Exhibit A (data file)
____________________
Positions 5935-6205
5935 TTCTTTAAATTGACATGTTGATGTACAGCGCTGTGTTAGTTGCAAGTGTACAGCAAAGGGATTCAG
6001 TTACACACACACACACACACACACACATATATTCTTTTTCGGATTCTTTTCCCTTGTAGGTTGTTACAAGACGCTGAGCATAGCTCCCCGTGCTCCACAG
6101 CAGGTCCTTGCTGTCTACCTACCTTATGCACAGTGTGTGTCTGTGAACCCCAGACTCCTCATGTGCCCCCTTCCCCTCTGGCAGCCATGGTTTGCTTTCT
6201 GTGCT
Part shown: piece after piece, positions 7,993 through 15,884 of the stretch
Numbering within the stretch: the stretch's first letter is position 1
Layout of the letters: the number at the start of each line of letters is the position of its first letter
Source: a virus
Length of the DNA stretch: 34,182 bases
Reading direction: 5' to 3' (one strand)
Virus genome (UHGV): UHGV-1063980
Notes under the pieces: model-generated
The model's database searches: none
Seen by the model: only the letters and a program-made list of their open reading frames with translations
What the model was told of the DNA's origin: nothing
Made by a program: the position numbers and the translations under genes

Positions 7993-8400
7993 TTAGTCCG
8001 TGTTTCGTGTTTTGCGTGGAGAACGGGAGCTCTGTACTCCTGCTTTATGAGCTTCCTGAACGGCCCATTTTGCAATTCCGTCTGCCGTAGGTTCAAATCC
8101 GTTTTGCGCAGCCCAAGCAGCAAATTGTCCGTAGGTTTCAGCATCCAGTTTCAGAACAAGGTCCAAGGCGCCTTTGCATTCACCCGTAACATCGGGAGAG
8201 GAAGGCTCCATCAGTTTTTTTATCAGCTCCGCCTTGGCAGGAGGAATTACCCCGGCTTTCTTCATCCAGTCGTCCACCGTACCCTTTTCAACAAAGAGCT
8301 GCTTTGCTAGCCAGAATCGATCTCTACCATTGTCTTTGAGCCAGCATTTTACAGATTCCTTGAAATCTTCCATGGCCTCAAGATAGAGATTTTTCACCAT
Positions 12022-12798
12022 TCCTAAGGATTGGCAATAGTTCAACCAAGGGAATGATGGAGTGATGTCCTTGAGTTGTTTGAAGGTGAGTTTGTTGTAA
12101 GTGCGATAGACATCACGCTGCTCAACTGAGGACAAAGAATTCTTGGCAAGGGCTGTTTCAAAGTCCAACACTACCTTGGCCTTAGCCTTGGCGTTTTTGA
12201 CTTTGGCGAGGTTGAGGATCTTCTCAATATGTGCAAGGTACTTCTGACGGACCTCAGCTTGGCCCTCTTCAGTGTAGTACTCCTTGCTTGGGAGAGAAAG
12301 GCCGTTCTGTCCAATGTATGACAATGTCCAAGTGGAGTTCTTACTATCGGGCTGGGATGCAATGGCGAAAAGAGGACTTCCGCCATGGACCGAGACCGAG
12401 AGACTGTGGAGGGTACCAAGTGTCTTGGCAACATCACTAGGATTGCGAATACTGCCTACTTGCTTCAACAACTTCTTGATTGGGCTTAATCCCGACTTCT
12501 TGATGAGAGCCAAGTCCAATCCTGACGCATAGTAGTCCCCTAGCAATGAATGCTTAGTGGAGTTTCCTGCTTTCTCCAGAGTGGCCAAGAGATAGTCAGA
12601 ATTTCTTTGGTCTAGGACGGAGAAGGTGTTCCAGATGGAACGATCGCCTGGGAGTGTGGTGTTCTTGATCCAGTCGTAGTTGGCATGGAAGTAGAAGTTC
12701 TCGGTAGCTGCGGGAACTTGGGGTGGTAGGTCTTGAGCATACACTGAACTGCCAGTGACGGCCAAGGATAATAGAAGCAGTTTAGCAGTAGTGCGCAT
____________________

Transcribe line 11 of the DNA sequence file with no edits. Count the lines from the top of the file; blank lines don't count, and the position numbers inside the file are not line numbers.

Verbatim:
Reading direction: 5' to 3' (one strand)